On October 15, the Commodity Futures Trading Commission (CFTC) fined cryptographic subsidiaries Tether and Bitfinex $ 41 million and $ 1.5 million, respectively, for violating the Commodity Exchange Act (CEA) and a previous CFTC order.
The regulator found that Tether, the company behind the same stablecoin, only had enough legal reserves to support the dollar-pegged asset 27.6% of the time over the 26-month period from 2016 to 2018. The agency also reported that Tether broke the law by storing some of its reserves in non-cash financial instruments, and by mixing operating and reserve funds.
Simultaneously, the Commodity Futures Oversight settled a commission with Bitfinex for facilitating “illegal OTC digital asset trading with US individuals” on the platform and acting “as a commission futures or FCM trader without registering if necessary. ”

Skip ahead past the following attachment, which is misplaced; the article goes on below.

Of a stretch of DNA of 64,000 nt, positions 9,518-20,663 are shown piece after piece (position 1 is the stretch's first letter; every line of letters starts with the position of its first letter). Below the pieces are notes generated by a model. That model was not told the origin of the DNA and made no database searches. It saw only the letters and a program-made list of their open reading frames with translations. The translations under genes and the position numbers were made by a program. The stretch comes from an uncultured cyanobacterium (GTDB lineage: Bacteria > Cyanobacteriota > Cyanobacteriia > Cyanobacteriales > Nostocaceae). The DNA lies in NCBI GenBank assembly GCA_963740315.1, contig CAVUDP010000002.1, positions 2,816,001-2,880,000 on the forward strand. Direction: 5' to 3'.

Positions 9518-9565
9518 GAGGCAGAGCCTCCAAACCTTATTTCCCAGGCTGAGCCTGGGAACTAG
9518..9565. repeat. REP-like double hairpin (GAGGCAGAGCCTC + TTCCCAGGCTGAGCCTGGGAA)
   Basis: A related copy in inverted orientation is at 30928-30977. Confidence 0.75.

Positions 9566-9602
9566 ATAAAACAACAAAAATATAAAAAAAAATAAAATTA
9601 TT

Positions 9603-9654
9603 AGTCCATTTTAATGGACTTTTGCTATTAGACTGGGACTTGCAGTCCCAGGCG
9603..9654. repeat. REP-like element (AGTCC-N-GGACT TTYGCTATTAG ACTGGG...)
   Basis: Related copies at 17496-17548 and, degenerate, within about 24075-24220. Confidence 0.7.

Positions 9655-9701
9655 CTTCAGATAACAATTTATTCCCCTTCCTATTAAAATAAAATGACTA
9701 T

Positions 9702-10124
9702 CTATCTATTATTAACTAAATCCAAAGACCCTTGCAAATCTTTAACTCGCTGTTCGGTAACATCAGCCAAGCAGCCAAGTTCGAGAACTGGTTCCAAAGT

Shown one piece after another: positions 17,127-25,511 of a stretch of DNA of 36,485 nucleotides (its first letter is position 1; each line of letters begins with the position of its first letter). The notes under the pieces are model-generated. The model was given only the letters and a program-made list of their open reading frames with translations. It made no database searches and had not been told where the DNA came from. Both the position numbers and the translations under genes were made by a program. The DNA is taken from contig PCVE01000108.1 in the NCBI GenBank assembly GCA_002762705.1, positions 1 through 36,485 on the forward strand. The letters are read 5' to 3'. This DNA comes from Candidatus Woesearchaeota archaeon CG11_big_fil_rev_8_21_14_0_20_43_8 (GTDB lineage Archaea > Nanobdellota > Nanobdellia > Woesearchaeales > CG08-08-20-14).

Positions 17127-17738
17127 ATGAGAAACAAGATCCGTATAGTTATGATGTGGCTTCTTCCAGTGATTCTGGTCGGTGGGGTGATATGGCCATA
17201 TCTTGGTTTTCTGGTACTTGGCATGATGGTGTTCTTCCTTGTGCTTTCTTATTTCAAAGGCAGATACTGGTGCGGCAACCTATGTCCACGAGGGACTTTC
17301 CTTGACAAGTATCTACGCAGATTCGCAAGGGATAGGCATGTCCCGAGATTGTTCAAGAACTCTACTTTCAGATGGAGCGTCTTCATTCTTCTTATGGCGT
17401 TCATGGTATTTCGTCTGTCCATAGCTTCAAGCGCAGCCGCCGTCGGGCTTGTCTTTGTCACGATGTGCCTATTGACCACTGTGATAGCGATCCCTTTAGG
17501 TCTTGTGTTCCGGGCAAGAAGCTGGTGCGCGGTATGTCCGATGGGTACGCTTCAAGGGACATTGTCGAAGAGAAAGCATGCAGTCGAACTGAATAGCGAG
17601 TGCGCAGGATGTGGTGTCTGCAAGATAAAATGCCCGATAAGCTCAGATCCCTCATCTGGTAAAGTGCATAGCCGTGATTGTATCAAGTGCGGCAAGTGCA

In a concurrent statement, CFTC Commissioner Don Stump endorsed the move, expressing concern that the settlement could “provide false comfort to stablecoin users” as they may erroneously conclude that the CFTC regulates and controls stablecoin issuers.
While the CFTC has used a broad definition of “commodity” for stablecoins in their current state, Stump has distanced the commission from regulating this asset class and “analyzes the business of those who issue” stablecoins on a daily basis.
Tether issued a statement denying this, insisting that it always has “sufficient reserves.” The company attributed the settlement’s decision to its willingness to “address this issue in order to move forward and focus on the future.”